Tuesday, April 29, 2014

music education


Lately I’ve been feeling so much more sophisticated than I have any right to be. For years we’ve intended to attend a performance of the symphony because that seemed like something sophisticated people do.  We always managed to find an excuse not to go.  The cost of the tickets was usually the main reason that we stayed home instead of entering that new world of sophistication.  But the symphony has had a special low cost series of concerts intended to lure new fans into the concert hall.  There went our excuse.

It’s not that I don’t like classical music.  It’s just that I don’t really understand what I’m hearing when I do listen.  I don’t know one composer from another.  I don’t know the various eras represented by the music.  Who came first, Bach or Beethoven? Where does Mozart fit in the long scheme of things? I am intimidated by all the music I don’t know. So to avoid the embarrassment of my educational lapse I stay away from anywhere where a discussion of the Romantic period or the  decline of the clavichord might break out and suck me into the black hole of my ignorance.

 But now I have discovered that my ignorance of all things classical is really no handicap.  I’ve found that if I just sit back and let the full force of the live  orchestra’s sound wash over me  I can lose myself in the music and enjoy it the way the composer, whoever he may be, intended.  There is really nothing sophisticated about it. The music is the same whether you are formally dressed in a tuxedo or wearing your faded blue jeans. 

 Now that I’ve put aside my fears of the symphonic experience nothing will keep me away from the concert hall. Except maybe those high ticket prices.


Thursday, April 17, 2014

back pain or pain in the butt


A couple days ago I strained my back while lifting and moving some heavy boxes in the basement.  I’ve done that before—lifting heavy objects improperly-- with the same result so I should know better.  You know how they always tell you to lift with your legs and not with your back?  Well, I’m not good at following advice, especially really good advice. Consequently, I hurt my back.
There has been a lot of moaning and groaning and grimaces since that incident.  All of it by me. I have to play up the hurt –even exaggerate a little-in order to get the sympathy I so richly deserve.  Unfortunately, my whining has fallen on mostly deaf ears. I think se may be onto my act. But not to worry, I have a few cards up my sleeve to play whenever I need to pump up the sympathy meter.  There’s the frightened gasp that escapes me whenever I rise from a chair and momentarily lose my balance and fall/sit back down. That always gets her attention and elicits a few “be carefuls” and offers to help me get up. I can usually count on an offer to take my arm whenever I employ the feeble old man act. And there’s always the reliable PD shuffle if I want to sit in a wheelchair and be chauffeured around instead of having to walk. Soft and nearly inaudible whimpering in a corner of the next room is sometimes good for “what’s wrong, Baby.” Since I have a compromised sense of balance her antennae twitch anytime I approach a stairway. If I really want to get her riled up I can “stumble “ on the stairs.  The coup de grace would be an actual tumble down those steps. That’ll boost the sympathy quotient off the charts.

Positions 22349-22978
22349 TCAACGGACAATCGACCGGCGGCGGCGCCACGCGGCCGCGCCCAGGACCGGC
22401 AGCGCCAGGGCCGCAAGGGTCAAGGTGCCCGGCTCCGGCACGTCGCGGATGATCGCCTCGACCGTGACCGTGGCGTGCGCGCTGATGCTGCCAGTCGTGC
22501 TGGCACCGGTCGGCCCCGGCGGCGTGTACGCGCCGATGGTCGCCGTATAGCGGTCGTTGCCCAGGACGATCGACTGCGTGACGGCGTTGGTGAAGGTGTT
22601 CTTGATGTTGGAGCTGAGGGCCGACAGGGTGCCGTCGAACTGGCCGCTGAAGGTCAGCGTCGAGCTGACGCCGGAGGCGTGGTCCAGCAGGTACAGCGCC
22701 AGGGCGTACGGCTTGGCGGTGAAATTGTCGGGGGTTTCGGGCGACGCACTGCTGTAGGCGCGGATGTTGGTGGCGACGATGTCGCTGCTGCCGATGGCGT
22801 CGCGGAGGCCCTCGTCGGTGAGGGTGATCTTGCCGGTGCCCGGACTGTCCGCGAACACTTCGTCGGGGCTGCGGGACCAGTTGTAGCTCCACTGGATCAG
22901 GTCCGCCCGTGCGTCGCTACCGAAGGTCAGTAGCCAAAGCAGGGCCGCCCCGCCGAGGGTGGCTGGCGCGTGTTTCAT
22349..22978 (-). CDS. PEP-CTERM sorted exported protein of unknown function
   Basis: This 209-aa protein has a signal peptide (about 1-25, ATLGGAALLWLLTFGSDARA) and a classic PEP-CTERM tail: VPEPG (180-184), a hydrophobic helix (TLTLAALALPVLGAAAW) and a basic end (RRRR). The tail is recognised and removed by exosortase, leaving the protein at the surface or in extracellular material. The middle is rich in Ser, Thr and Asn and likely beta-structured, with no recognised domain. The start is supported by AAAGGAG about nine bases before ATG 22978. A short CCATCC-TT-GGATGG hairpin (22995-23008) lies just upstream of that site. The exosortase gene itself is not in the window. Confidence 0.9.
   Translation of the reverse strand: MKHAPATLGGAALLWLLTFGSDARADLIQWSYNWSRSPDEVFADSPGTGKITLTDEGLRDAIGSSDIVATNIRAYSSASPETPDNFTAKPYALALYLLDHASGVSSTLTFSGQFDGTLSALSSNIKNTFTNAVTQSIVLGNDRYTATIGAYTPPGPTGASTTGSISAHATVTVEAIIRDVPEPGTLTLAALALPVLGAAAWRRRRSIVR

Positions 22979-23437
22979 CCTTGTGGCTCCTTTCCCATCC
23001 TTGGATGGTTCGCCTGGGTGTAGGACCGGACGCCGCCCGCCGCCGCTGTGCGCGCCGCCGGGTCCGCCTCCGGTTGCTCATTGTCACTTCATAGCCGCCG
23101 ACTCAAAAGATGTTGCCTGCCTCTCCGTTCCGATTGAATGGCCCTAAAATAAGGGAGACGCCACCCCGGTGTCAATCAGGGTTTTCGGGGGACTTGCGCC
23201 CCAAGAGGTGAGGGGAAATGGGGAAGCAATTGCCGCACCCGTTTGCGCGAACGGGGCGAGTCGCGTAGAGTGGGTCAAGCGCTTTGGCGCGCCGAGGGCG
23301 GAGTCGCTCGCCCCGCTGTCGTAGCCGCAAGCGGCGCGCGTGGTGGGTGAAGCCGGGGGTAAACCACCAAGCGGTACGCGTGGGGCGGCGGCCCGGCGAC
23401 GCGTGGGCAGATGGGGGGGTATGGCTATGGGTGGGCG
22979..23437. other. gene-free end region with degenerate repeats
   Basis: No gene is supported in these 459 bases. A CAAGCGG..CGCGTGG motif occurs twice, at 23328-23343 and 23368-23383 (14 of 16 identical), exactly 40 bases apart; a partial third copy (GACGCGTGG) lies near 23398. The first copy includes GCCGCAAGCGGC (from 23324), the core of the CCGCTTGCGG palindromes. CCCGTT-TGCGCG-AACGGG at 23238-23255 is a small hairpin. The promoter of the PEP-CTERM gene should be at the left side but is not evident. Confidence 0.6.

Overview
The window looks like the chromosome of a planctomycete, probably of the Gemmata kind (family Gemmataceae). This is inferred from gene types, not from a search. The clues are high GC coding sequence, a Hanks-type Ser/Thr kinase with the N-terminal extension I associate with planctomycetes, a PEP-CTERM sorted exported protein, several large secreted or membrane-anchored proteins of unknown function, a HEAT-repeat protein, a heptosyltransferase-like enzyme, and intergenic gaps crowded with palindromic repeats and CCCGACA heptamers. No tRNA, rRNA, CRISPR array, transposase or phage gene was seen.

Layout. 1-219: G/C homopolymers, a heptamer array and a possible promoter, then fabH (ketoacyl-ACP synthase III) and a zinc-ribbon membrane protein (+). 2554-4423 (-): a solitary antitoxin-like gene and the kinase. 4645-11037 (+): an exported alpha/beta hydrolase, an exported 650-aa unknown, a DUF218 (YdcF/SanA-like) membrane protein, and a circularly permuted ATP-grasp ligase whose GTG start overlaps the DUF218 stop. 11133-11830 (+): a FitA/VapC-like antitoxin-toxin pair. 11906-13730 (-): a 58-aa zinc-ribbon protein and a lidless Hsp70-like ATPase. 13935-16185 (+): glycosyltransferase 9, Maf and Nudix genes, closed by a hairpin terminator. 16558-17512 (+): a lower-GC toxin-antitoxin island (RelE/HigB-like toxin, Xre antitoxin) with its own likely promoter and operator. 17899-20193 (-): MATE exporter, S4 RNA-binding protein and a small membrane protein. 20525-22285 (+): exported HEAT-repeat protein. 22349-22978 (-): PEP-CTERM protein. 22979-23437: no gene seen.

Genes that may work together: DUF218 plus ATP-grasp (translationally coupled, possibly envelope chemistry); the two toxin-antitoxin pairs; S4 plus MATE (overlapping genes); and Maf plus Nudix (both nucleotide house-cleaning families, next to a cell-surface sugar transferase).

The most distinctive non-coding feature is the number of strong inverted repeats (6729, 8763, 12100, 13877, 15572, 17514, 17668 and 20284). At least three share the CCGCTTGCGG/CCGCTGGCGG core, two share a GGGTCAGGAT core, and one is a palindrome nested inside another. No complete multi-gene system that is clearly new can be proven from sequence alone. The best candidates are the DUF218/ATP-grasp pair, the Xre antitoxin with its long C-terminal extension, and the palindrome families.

I just wish I could get all that attention and sympathy without actually hurting myself.  I haven’t quite figured that part out.

Tuesday, April 15, 2014

trust and stuff


Yesterday we, Mary and I, met with an estate planning attorney to get a new trust established to deal with the consequences of our inevitable demise.  The meeting ran smoothly and most of our questions were answered, so now all that’s left is the paperwork.

But it all seems so trivial.  Here we are, deciding what to do with all the “stuff” we’ve accumulated over the past 45 years.  Stuff that has meaning and value, both fiscal and emotional, to us, but, except for rare instances, means squat to our heirs.  By designating certain objects to go to particular individuals, we are hoping that they will cherish and appreciate them as we did and add to the continuum of family heirlooms.  At the same time I know that styles change, taste and sophistication change, and our valued stuff becomes their trash.  In trying to do right by them, we will have burdened them with the task of disposal of all our treasures that they don’t want and probably won’t need. 

I think a better way to do this is to let them take whatever they want and agree on and sell the rest or donate what might be useful to others.  Selling as much as possible puts more money in the kitty to be divided among them and relieves them of the burden of accepting stuff they don’t want.  Of course, all this conjecturing assumes that Mary and I are going to drop dead at the same time, and real soon, before we have the chance to use all those assets by living too long.

What I hope we can pass on to our children and grandchildren, that will mean more than all the stuff, is our value system and sense of respect for others. The intangibles that we leave them with, our living example of how to conduct a good life, are our most prized possessions.  How can we put that into the trust?

Tuesday, April 08, 2014

another miracle


While cradling my three week old granddaughter I was once again amazed that this little jumble of  bone and muscle and nerve could be arranged so  perfectly into the purest  of miracles.  That she might one day be fully grown and have a little miracle of her own to wonder at, just compounds the amazement.  The circle of life continues.